01 407.55000 02 407.22500 03 409.22500 04 409.42500 05 410.30000

Groom Lake EDACS radio system frequencys.

[edit on 3/25/2010 by mikelee]

posted on Mar, 25 2010 @ 08:37 PM
deleted, another member posted link first.

[edit on 3/25/2010 by mikelee]

posted on Mar, 25 2010 @ 11:12 PM
reply to post by Artilleryman

The military flights can use Have Quick and also Link-16. However, they do their comms unencrypted. I have listened to many tests out of Groom. Look at it this way, encryption is a pain in the arse. You have to keep keys current. The very nature of test flights means that conditions may not be optimal, so you really rather not have anything interfere with flight safety. The comsec is maintained by the pilot and ground personnel by speaking in code and jargon. These people aren't stupid. For test flights, the test data is all over encrypted telemetry, so chit chat over voice isn't an issue.

posted on Mar, 25 2010 @ 11:29 PM
reply to post by mikelee

The mil air limit is 400MHz, not 300MHz.

Though they don't use ESK, no scanners can track the Groom Lake EDACS trunk system. All the information posted on the net has come from software monitoring a demod tapped radio parked on a control channel. The voice channels are encrypted, so even if a scanner could follow them, I don't think this would be very useful.

Back to mil air, I have this webpage of suitable radios. Many can be bought used.
mil air scanners

While you would think the Nellis range is ablaze with radio transmissions, it is really a very quiet area compared to the hash you find in urban areas. I've bandscanned while near the Nellis range and picked up satcom in the mil air band with just a whip antenna. You need to flip the mode to NFM for satcom.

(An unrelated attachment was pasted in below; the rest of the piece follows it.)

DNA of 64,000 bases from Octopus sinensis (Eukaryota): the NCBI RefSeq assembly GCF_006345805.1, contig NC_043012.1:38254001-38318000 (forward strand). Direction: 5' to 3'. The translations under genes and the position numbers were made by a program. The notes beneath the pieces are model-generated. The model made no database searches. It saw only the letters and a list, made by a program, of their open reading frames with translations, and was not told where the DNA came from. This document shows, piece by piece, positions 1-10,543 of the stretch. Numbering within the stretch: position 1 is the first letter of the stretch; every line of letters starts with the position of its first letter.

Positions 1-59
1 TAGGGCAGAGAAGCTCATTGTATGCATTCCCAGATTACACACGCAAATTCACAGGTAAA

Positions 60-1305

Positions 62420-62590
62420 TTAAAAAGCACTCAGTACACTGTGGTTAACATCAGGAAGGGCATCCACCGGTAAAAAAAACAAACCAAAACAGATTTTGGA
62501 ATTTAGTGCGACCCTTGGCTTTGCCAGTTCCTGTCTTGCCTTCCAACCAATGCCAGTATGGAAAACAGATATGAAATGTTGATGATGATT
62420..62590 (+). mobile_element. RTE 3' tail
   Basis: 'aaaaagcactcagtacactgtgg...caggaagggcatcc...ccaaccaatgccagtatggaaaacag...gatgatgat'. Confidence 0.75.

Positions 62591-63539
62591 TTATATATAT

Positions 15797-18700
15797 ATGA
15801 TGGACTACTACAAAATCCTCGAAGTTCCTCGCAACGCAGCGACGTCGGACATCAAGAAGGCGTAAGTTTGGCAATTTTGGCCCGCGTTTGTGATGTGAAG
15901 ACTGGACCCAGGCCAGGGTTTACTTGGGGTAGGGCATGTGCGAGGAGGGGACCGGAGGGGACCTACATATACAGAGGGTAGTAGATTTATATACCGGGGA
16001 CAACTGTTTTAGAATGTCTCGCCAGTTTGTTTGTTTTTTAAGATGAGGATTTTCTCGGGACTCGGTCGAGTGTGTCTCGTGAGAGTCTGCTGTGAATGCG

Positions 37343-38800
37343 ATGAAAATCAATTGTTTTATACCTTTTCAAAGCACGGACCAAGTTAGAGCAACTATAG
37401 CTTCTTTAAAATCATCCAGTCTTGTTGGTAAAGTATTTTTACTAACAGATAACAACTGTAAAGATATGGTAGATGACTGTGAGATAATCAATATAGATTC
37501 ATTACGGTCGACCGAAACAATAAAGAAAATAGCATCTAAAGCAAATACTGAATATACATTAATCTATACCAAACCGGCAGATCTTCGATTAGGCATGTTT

That VHF band just below the ham band technically isn't military air but rather government. However, there is enough air traffic around the range that Nellis uses it for aircraft. It becomes a bit of a problem when civilian aircraft fly the range and can't contact VHF Blackjack since it is just out of range of the civilian aircraft radios. That 138-144 band does have some telem in it (138.025 IIRC), so it is not strictly aircraft.

I guess for completeness, here are the Nellis Range navigation beacons:
Nellis Range Navigation Beacons I've never heard the Groom localizer, so I guess it is so directional that it can't be heard from TIkaboo, or they just turn it on when requested. I have monitored ILS landings, though they are quite rare.

Groom flights are at 14k/15k when flying around route 95. Tonopah flights are much higher, so you can tell where the planes are going based on altitude. Most flights to the Tonopah Test Range go over TPH (Tonopah civilian airport).

posted on Mar, 26 2010 @ 01:08 PM
reply to post by gariac

I was just getting the guy into the right direction. Thats all.